Completion - Resist and control the return of the weight to the starting position.
This control is what will increase your muscle mass.
Lateral Pull Down
Body Position - Sit firmly on the chair attached to the overhead cable machine.
Your knees should be comfortably sitting beneath the restraining pad. Grip the handles attached to the lateral bar.
Movement - You can either pull the bar behind or in front of the head. Behind the head is more beneficial as far as the muscles are concerned, but it also increases the likelihood of pulling your shoulder socket.
Completion - In a careful, controlled, steady way, return the bar to the starting position.
Bent over Row
Body Position - Stand sideways on to the bench. Leaving the outer leg on the floor, bend your inner leg and place the knee on the bench. Put your outer hand on the bench, so your body is situated directly over the bench. Use your free hand to pick up the dumbbell which should be on the free side of the bench.
Movement - Pick the weight up from the floor and pull it straight up. This movement should leave it around hip height and slightly in front of your body.
Completion - Control the descent of the weight until it is a few inches from floor level. Do not allow it to bang on the ground.
Body Position - Take a normal stride, freeze, and then extend the stride a little more. One foot should be in front of the other. The knee of the leading foot should rest directly above its accompanying foot. Depending on your level, you can also do this exercise holding a free weight in each palm.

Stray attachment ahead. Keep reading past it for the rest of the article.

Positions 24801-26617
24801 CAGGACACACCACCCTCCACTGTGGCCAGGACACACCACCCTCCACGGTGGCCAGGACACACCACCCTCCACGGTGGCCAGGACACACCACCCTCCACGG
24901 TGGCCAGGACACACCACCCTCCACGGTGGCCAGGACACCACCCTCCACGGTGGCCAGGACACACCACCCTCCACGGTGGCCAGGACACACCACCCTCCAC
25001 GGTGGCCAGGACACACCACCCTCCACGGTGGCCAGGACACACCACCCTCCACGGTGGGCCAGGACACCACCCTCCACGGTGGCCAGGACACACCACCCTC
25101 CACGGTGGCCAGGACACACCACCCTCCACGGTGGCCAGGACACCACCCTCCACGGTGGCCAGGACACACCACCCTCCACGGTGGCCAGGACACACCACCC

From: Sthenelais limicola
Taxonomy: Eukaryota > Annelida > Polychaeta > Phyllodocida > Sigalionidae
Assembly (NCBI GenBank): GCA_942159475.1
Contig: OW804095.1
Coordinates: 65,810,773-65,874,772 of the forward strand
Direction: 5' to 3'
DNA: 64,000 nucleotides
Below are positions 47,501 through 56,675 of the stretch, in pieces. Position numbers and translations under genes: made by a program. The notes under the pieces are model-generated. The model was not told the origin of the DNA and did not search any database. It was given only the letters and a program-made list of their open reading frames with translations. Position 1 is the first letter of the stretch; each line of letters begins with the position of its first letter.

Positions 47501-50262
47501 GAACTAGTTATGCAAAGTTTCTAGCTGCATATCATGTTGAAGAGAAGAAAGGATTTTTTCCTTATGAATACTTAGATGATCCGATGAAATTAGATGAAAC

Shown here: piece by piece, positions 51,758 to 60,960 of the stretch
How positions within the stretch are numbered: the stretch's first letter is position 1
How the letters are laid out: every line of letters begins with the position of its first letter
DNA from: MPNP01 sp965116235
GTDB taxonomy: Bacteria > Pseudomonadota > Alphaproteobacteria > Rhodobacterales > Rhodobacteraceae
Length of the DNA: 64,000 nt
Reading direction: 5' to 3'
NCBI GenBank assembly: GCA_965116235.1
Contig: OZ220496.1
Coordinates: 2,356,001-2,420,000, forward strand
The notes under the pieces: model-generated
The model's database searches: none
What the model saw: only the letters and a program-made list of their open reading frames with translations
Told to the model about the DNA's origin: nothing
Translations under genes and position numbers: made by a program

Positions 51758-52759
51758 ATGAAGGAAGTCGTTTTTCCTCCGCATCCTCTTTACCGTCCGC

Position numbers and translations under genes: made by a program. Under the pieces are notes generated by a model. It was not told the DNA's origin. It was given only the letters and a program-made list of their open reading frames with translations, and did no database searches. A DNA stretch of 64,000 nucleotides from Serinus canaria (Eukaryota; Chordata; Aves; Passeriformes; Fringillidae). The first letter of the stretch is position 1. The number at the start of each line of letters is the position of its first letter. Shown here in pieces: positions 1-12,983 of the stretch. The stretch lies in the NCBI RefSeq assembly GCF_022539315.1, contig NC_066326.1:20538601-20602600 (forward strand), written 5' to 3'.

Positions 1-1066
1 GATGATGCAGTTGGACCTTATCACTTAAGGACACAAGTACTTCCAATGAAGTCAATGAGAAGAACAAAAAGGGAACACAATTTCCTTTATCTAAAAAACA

Movement - Keep your focus forward, and use your front knee to lower the trailing knee towards the ground. Do not lean and cause a deficiency in the exercise.
Completion - Straighten both legs to raise your body. Your abdominal muscles and lower back muscles should be utilized to maintain the rigidity of your upper body.
Body Position - Seat your self comfortably on the leg press machine. Your feet should be evenly spaced in the middle of the footpad, and the angle of your knees should slightly exceed 95 degrees.
Movement - Extend your legs slowly, to the point where they almost lock (but don't!) using pressure from your heels. If you use your toes to push, the exercise will not work as you intend it to.
Completion - Carefully, and at a slow pace, return the weight to the starting point.
It should not slam back; you should be resisting it all the way.
This list of different exercises is certainly not exhaustive. However, these are some of the simplest and most effective exercises you can include in your routine. It will be useful to have a variety of options when you become more advanced in your planning, and want to target specific areas to work on.